What to know about droopy eyelids (ptosis)

I am so proud to have my recent manuscript, Surgical outcomes of aesthetic upper blepharoplasty with anterior plication ptosis repair performed under general anesthesia in Facial Plastic Surgery private practice, accepted for publication in the American Journal of Cosmetic Surgery!  Thank you to my mentor and co-author Dr. Stephen Perkins!

Please enjoy the excerpt below! (some minor changes of medical lingo) 

A refreshed, youthful periorbital appearance includes a crisp, smooth supratarsal crease, flat and smooth eyelids, well seated brow position, and volume deep to the brow.  In facial aging, the periorbital region is one of the first areas to change.  The brow position deflates and sits flat against the orbital rim.  As the brow and upper lid deflate and descend, a fold of skin develops where there was fullness and a crisp supratarsal crease.  The orbital septum weakens resulting in bags/puffiness of upper and lower orbital fat.  Weakening of the upper eyelid retractors can cause eyelid drooping (ptosis).    

During a consultation for periorbital rejuvenation, I collect a detailed history including history of corrective eye surgery, corrective lenses, history of dry eye symptoms and trauma, with particular attention to conditions that may affect or have eye manifestation such as thyroid disorders.  On examination, I evaluate the degree of excess upper and lower eyelid skin, puffiness of orbital fat, brow position, lipoatrophy, tear trough deformity, the presence of upper eyelid ptosis or pseudoptosis, and levator (muscle) function. 

When ptosis is noted, I perform a neurological head and neck examination.  A droopy (ptotic) upper eyelid may be associated with compensatory hyperactivity of the forehead muscle (frontalis) and a chronically raised brow.  Often, the cosmetic aging face patient will be aware of excess upper eyelid skin without noticing upper eyelid ptosis or malposition of the brows. 

Upper eyelid ptosis is defined by the margin-to-reflex distance 1 (MRD-1) – the distance between the upper lid margin and the pupillary light reflex in primary gaze.  The normal MRD-1 value is greater than 2.5mm; however, the majority of the population will have a MRD-1 value of 4-5mm.1  An upper eyelid MRD-1 less than 2.5mm is considered ptotic.1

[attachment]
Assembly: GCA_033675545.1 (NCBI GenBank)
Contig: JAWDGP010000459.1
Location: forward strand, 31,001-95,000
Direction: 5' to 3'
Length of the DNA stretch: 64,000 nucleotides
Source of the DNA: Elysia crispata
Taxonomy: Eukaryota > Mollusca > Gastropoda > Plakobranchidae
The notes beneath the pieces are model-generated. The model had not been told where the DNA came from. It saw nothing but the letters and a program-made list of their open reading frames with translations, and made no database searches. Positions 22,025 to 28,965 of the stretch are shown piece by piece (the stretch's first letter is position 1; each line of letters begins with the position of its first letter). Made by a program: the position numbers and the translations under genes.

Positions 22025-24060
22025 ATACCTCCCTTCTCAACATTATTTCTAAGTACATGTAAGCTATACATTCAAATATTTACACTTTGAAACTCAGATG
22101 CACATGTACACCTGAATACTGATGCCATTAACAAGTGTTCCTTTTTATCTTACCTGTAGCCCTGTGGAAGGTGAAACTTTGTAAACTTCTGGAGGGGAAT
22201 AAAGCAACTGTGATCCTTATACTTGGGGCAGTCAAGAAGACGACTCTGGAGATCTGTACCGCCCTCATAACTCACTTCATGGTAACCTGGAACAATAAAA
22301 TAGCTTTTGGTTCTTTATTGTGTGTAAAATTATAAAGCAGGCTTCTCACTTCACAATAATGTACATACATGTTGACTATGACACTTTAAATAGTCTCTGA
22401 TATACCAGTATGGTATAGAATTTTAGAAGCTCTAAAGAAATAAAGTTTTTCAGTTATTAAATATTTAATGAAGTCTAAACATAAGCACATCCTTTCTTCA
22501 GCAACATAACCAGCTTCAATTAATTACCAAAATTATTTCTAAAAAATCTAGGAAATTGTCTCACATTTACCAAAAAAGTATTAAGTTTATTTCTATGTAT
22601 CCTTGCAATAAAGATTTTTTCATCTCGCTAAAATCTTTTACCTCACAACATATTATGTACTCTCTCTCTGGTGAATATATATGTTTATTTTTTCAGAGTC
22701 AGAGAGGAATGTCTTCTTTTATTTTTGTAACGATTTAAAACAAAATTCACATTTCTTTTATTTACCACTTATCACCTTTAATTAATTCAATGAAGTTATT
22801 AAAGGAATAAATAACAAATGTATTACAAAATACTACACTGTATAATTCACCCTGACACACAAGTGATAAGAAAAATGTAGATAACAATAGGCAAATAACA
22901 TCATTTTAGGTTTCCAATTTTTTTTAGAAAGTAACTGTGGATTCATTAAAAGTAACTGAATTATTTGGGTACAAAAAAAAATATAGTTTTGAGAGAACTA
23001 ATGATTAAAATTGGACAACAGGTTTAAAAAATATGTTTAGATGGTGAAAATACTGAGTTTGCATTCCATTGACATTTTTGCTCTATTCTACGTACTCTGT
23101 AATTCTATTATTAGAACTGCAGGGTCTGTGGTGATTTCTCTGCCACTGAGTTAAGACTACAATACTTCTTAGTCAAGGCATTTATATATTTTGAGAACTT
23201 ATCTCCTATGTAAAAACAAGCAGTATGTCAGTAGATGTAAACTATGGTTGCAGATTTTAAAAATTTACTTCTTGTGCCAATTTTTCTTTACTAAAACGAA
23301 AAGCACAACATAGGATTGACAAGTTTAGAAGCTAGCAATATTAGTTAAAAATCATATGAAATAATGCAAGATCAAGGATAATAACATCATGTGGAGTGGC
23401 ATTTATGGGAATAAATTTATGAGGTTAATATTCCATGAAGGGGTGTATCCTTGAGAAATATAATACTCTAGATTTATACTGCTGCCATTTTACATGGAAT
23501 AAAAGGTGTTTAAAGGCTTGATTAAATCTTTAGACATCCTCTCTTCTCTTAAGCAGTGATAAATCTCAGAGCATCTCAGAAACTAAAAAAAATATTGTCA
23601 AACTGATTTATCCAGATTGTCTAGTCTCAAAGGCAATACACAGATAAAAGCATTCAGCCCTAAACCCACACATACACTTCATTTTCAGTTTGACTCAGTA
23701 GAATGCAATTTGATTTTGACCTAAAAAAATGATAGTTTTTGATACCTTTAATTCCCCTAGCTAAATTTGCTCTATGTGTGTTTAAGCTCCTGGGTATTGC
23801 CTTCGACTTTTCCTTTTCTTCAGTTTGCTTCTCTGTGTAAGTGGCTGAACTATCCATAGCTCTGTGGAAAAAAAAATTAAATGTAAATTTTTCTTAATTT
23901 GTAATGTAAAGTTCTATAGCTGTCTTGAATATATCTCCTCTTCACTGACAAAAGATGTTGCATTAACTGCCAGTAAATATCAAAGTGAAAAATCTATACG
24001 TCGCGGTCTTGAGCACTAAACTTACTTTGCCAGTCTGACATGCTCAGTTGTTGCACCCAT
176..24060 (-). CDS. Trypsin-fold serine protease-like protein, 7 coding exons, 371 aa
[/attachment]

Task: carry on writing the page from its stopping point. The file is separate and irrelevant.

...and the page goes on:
Evaluation of upper eyelid muscle (levator) function is also critical in a patient with ptosis.  The levator function is measured by asking the patient to look down and up while stabilizing the brow position.2  Levator function may be excellent (>10mm), good (8-10mm), fair (5-7mm), or poor (1-4mm).3  Mild ptosis is usually associated with good levator function, moderate ptosis with fair levator function, and severe ptosis with poor levator function.3  Levator function has critical implications on the correct procedure for ptosis repair.

Upper eyelid ptosis may be unilateral, symmetrical bilateral, or asymmetrical bilateral.  In asymmetric bilateral ptosis, according to Hering’s law, if only the more ptotic eye is corrected, the contralateral lid will worsen post-operatively.4,5  In these patients, both ptotic lids should be corrected. 

There are two main categories of upper eyelid ptosis: congenital and acquired.  Causes of acquired upper eyelid ptosis include traumatic, myogenic, neurogenic, mechanical, and involutional.1  The most common form is involutional ptosis with downward and lateral shift of the tarsal plate, caused by attenuation of the levator aponeurosis.1  A low lid margin, high upper eyelid crease, normal levator function, and thinned upper eyelid are signs of acquired involutional ptosis.

During standard upper blepharoplasty, variable amounts of skin, muscle, and fat are excised.2  These techniques do not typically alter the internal dynamic function of the eyelid.2  In contrast, ptosis surgery involves dissection and realignment of muscles involved in eyelid movement.Ptosis repair can lead to changes in upper eyelid shape and contour which are not normally seen with traditional upper blepharoplasty.2 

In our Facial Plastic Surgery private practice, when cosmetic upper blepharoplasty patients are noted to have ptosis, Dr. Archer's preferred technique is upper blepharoplasty with anterior levator plication repair.  This is a safe and effective technique for repair of droopy eyelids in facial rejuvenation. 


Thank you for reading our blog post! Please reach out to Dr. Archer on social with questions, comments and any recommendations on topics! Twitter @ArcherMD, Instagram @archerfacialplastics, Facebook @archerfacialplastics.  More plastic surgery Q&A information by Dr. Archer on RealSelf.com: http://bit.ly/realselfdrarcher

Pic from http://www.eyelidsurgerycentre.com/conditions/ptosis/

  1. Jindal K, Sarcia M, Codner MA. Functional considerations in aesthetic eyelid surgery. Plast Reconstr Surg. 2014 Dec;134(6):1154-1170.
  2. Massry GG. Ptosis repair for the cosmetic surgeon. Facial Plast Surg Clin N Am. 2005;(4):533-539.
  3. Iliff JW, Pacheco EM: Ptosis surgery. In: Tasman W, Jaeger EA Eds. Duane’s clinic ophthalmology. Lippincott Williams and Wilkins, Philadelphia, pp 1-18, 2001.
  4. Cetinkaya A, Kersten RC. Surgical outcomes in patients with bilateral ptosis and Hering’s dependence. Ophthalmology 2012;119:376-381.
  5. Erb MH, Kersten RC, Yip CC, Hudak D, Kulwin DR, McCulley TJ. Effect of unilateral blepharoptosis repair on contralateral eyelid position. Ophthal Plast Reconstr Surg. 2004;20:418-422.

 

Author
Kaete Archer, MD Facial Plastic Surgeon

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